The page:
Companies can retain women and offset some of the additional pressures they feel at work by uncovering and supporting the most effective means of increasing their sense of inclusion.
It is inspiring to see the progress women have made in the workplace—last year, for example, the number (and diversity) of women in the C-suites of Fortune 500 companies reached an all-time high. Yet we are still far from closing the gender gap or achieving gender equity in business. Women remain highly underrepresented in corporate leadership. The pandemic has put a premium on resilience, but we have asked for more of that resilience from women—especially when it comes to the burden of the “double shift” of childcare and home responsibilities. Throughout the pandemic, the quit rate for women has been significantly higher than for men, driven by a wide variety of factors.
Such data, among many other points, supports what so many of us have experienced ourselves or seen in our fellow employees—women are burned out, more so than men on average. It hardly needs saying that this is a big problem for organizations. We believe that creating an inclusive workplace for women is a critical starting point, and can make a meaningful difference in attracting and retaining women workers and enabling them to thrive.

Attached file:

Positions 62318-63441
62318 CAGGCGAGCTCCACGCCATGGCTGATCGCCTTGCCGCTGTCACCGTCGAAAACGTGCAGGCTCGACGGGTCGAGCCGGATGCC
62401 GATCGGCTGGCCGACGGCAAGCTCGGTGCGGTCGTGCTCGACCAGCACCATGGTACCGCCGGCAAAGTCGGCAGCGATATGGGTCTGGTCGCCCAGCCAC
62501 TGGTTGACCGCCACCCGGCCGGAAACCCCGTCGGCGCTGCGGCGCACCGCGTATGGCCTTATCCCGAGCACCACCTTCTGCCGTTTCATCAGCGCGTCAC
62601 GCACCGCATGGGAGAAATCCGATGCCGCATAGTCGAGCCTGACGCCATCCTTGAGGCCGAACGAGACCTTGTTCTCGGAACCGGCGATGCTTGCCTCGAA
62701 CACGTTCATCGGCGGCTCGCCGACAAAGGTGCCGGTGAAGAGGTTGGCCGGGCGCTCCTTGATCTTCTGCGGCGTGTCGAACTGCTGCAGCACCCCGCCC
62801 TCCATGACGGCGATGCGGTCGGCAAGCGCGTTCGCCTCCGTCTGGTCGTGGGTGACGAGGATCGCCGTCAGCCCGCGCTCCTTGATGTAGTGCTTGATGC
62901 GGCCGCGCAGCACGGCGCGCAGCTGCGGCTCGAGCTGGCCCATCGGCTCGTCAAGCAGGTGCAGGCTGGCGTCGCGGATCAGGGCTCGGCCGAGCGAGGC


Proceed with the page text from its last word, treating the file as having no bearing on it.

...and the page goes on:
For our recent study The Fabric of Belonging: How to Weave an Inclusive Culture, we interviewed or surveyed more than 4,500 women—across all levels of their organizations—to learn about how they think and feel about inclusion in the workplace. One thing our research found is that women who feel excluded at work are 3 times more likely to quit than those who feel included.
On the flip side, women who feel fully included are 11 times more likely to be promoters of their companies than those who do not—a key indicator of employee engagement .
We also found that inclusion is important for recruiting women—over 65% of whom in our sample said that an inclusive environment is important in a new role—as well as for retaining them.